A RANGE of issues from traffic to possible adverse effects on human and animal health, to the height of a proposed chimney stack, were raised by politicians objecting to an incinerator planned for west Dublin yesterday.
The politicians - including Minister of State at the Department of Community, Rural, and Gaeltacht Affairs John Curran, Fine Gael's Senate leader Frances Fitzgerald and Kildare North TDs Bernard Durkan (FG), and Emmet Stagg (Lab) - individually told a Bord Pleanála oral hearing the application should be refused.
Energy Answers International is seeking permission through Bord Pleanála's strategic infrastructure division for a €200 million incinerator with ability to recover sufficient energy to power 43,000 homes. The plant would use 365,000 tonnes of residual municipal waste; recover ferrous and non-ferrous metals; and use boiler ash in the manufacture of concrete blocks. It would be located in a quarry known as Behan's Quarry, some 3km (2 miles) from Rathcoole, west Dublin.
On the conclusion of the applicant's submission for permission yesterday, Ms Fitzgerald described the project as "premature". She said Minister for the Environment John Gormley and the Government had indicated a review of waste management policy was under way. In advance of this the application could "make incineration the cornerstone of such a policy".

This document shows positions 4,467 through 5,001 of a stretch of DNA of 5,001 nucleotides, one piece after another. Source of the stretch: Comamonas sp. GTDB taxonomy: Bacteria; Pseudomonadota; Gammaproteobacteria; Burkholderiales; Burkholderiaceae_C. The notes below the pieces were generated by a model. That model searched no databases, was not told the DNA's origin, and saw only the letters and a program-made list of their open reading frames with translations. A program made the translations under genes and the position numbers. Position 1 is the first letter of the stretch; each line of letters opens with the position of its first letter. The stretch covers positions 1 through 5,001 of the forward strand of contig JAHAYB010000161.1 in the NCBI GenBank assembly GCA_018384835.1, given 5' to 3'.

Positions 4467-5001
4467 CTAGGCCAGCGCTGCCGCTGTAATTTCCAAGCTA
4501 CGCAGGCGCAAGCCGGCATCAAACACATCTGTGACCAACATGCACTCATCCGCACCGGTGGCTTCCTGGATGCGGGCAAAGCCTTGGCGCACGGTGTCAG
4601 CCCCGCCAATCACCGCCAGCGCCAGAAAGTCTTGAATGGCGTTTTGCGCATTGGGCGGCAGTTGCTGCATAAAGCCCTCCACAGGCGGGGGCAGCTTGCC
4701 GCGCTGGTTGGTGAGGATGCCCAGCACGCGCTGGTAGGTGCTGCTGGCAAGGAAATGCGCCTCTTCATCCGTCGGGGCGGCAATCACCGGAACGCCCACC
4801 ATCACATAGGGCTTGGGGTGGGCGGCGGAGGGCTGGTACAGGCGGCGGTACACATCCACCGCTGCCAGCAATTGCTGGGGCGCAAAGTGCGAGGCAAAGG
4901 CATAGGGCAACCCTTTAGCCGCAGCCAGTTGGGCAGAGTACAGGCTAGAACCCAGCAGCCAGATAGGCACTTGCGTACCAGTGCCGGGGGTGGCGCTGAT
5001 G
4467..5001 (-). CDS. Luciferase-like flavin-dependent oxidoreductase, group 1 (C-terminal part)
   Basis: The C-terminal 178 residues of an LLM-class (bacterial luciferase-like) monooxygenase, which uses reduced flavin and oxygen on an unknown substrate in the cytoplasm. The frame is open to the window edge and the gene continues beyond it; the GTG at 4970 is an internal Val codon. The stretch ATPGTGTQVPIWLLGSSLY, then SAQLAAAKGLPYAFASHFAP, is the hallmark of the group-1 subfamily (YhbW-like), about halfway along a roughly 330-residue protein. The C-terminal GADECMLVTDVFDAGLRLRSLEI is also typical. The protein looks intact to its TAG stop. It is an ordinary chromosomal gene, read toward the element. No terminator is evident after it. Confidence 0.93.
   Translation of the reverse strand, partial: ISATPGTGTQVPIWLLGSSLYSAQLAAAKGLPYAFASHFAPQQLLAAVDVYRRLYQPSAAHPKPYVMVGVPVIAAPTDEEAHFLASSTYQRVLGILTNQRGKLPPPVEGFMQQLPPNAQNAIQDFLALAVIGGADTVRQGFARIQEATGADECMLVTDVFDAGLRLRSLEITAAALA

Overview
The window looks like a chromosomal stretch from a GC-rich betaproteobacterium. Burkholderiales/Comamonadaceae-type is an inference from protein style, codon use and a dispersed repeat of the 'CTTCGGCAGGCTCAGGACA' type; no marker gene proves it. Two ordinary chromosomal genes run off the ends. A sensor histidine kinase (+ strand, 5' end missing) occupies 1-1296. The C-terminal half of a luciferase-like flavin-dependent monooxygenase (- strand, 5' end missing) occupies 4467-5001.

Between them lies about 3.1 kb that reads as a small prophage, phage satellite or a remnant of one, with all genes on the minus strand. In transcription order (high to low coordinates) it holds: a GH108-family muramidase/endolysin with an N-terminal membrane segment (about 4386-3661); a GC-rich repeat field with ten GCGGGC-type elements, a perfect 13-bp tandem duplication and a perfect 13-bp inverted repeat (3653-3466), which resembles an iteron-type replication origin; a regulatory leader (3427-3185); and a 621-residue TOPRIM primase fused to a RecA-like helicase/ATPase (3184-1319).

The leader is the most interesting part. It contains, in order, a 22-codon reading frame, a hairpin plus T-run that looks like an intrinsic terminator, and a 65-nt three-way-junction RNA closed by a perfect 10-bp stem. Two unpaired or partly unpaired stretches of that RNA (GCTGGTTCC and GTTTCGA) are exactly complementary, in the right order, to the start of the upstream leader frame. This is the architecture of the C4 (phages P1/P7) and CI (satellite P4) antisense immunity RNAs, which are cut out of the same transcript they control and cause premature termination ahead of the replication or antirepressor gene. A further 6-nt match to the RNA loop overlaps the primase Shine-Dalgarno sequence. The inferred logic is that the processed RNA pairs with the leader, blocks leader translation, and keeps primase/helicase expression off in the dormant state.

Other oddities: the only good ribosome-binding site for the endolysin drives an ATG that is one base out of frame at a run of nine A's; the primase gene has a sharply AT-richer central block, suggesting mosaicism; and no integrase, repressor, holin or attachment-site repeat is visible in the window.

"Under the Planning Act 2000 the Minister could have taken this step and informed the hearing that this incinerator is not required to meet capacity. It is disappointing that he did not do this," she said.
Ms Fitzgerald was supported by party colleague Bernard Durkan who also maintained the capacity of the proposed plant, at 365,000 tonnes per year, was unnecessary and contrary to the waste management plans of local authorities.
Labour's Emmet Stagg said that he had established by parliamentary questions to Mr Gormley and former taoiseach Bertie Ahern that the "the proposal was not in accordance with Government policy".
John Curran questioned the height of the chimney of the proposed facility and whether its location - low in the quarry - would result in the stack being only about 9m above the landscape.
The hearing was addressed by environmentalist Peter Sweetman who insisted that a number of assertions in the application were either misleading or inaccurate.
The application is also being opposed by local groups, including Rathcoole Against Incinerator Dioxins. Spokesman Liam McDermott said the community expected to be asked to outline its objections this week.
The Irish Times